• If being on a bike makes you happy, bike with a smile and a wave.
  1. At that time, we still made a Christmas pilgrimage to Illinois, loading the family onto an airplane every year. We’ve stopped doing this and are no worse off; see Chapter 10.
  2. Notes from a recent long ride to an event on the other side of Los Angeles: “I could have taken public transit, but I didn’t want to miss the bike ride. It was powerful—I felt powerful. Thought it was out of my comfort zone a little but then realized it was well within. And I made all these connections. To places I’d driven to. To the layout of the city. To the city’s efforts to make better bike paths. To the neigh- borhoods. To the sky. To my own amazing body. It felt really good, in my body. Also in my mind and my spirit.”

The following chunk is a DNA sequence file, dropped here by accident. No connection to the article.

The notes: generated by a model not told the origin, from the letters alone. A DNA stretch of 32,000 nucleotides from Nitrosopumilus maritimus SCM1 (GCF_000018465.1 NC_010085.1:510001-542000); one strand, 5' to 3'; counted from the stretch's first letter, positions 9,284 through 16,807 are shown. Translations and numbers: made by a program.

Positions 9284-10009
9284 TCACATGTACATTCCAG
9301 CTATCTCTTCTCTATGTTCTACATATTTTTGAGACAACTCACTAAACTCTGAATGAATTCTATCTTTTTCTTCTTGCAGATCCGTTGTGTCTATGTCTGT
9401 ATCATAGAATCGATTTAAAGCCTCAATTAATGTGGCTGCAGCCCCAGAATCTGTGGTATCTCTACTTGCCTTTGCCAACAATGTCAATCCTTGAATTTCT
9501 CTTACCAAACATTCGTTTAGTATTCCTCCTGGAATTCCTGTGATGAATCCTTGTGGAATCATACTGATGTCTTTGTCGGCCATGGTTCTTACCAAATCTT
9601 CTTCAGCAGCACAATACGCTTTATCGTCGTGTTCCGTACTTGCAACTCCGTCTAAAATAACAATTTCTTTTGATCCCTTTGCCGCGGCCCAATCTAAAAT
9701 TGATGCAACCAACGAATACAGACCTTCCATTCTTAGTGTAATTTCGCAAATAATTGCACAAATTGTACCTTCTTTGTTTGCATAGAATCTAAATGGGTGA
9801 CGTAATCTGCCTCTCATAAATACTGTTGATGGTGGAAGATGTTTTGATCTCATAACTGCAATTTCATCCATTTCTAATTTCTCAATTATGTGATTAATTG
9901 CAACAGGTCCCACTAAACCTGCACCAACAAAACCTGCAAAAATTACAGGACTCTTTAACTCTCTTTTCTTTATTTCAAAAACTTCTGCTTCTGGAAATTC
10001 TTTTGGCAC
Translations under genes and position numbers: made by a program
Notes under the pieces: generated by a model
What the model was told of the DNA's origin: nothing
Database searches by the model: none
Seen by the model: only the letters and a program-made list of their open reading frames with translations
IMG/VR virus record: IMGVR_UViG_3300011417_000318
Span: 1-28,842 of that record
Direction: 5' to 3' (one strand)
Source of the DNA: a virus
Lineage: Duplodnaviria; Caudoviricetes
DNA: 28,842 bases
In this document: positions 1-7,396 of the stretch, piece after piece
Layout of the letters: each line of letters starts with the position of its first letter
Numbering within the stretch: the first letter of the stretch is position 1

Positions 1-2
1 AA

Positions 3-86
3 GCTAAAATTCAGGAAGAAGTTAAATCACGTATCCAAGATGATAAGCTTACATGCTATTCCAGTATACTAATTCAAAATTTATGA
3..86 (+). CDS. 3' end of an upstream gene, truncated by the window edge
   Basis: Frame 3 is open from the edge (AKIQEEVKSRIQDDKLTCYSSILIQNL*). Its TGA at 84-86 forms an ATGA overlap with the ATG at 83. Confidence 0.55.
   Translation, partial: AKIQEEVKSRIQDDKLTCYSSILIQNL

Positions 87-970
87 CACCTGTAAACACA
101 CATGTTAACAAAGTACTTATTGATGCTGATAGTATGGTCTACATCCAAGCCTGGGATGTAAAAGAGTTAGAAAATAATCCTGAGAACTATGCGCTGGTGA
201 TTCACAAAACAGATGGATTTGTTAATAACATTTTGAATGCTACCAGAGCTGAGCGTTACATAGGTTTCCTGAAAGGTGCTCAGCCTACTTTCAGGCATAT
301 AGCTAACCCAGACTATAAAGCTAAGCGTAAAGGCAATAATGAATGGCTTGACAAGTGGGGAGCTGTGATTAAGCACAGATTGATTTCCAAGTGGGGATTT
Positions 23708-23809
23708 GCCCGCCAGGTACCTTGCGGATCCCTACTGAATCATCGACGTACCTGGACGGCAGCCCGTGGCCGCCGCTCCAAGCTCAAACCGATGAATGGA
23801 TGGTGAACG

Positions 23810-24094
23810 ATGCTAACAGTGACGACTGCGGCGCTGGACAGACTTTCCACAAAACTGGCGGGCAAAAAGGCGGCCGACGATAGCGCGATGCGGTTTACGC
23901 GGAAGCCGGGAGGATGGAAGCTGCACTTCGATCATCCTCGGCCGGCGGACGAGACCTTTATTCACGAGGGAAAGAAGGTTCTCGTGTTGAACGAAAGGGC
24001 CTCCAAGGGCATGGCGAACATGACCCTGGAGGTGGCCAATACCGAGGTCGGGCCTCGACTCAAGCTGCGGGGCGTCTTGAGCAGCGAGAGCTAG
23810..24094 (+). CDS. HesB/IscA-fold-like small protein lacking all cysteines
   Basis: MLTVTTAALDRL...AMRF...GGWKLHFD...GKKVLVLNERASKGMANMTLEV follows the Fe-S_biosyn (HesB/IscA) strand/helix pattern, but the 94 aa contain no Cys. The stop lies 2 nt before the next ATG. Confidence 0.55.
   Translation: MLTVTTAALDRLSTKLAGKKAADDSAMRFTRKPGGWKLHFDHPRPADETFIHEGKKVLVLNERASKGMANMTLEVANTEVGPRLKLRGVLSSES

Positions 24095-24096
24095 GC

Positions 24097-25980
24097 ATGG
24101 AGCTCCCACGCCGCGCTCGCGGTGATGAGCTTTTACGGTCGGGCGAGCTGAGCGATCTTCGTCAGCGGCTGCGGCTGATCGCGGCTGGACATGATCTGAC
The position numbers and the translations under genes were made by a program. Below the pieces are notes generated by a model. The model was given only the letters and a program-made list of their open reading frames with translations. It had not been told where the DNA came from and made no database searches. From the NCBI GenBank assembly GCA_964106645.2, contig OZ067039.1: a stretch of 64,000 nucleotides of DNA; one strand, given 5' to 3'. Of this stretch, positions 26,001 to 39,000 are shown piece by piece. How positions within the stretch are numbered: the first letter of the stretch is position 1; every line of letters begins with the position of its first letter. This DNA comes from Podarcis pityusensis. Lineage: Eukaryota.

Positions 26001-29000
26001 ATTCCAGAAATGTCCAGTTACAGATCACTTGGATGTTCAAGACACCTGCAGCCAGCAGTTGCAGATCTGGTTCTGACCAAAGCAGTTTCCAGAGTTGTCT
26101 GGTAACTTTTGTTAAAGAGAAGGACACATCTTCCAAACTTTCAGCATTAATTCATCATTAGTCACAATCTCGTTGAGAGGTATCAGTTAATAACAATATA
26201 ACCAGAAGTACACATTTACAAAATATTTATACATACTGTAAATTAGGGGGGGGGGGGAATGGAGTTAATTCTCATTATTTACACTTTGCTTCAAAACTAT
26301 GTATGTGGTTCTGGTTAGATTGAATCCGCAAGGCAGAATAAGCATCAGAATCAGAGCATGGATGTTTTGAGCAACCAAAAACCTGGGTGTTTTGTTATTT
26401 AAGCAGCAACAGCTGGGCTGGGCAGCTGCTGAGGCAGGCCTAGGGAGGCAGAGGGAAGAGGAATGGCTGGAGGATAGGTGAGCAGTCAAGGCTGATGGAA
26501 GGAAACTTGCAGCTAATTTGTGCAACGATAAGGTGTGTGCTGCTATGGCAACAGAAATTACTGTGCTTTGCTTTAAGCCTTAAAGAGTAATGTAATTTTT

3. Worse car commutes are correlated with higher divorce rates. Annie Lowrey. “Your Commute Is Killing You.” May 26, 2011, [online]. commute_is_killing_you.html.
  4. Scientific source: Ingrid J.M. Hendriksen et al. “The associationbetween commuter cycling and sickness absence.” Preventive Medicine 51(2) (2010). [online]. doi:10.1016/j.ypmed.2010.05.007. Anecdotal source: For several years before I started biking, I suffered through a series of sinus infections, about one per year. Since getting back on my bike in 2009, I’ve only had one (during a period when I was biking less), and I’ve hardly been sick at all. Biking makes me feel generally great.